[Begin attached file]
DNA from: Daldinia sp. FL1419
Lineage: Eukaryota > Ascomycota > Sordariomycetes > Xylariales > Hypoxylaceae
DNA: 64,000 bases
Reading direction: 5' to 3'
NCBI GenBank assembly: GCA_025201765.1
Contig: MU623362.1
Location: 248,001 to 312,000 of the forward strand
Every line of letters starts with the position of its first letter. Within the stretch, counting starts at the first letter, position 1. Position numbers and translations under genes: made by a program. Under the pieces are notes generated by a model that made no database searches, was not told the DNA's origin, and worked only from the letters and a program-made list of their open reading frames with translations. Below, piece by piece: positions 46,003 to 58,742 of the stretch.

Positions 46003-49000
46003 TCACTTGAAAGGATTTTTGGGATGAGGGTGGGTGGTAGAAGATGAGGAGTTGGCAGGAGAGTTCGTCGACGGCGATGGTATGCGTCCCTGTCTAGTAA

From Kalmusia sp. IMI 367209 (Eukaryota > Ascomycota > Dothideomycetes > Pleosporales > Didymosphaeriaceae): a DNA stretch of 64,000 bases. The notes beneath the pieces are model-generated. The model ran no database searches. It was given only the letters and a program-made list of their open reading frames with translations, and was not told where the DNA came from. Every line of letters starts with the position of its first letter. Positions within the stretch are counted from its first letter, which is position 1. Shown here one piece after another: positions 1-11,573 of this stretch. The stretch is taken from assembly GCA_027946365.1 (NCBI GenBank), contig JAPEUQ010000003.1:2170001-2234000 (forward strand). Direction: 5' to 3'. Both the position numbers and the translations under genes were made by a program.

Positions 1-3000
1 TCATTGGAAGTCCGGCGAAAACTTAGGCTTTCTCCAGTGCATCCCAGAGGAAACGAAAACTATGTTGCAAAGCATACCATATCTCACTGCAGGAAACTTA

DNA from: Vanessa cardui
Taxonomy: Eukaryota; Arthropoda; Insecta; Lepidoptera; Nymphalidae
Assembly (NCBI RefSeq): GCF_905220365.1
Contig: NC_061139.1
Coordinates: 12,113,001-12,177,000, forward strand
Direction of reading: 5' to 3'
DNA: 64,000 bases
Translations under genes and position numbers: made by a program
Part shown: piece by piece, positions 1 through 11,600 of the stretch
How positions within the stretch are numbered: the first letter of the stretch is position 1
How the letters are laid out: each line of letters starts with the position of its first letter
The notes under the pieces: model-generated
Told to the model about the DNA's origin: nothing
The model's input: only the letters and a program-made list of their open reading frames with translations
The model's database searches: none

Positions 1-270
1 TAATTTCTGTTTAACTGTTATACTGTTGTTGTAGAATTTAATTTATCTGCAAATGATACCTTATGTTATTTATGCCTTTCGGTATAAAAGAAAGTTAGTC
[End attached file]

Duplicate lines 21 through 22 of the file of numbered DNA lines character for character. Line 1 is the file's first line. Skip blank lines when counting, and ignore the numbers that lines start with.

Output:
Translations under genes and position numbers: made by a program
Part shown: piece by piece, positions 1 through 11,600 of the stretch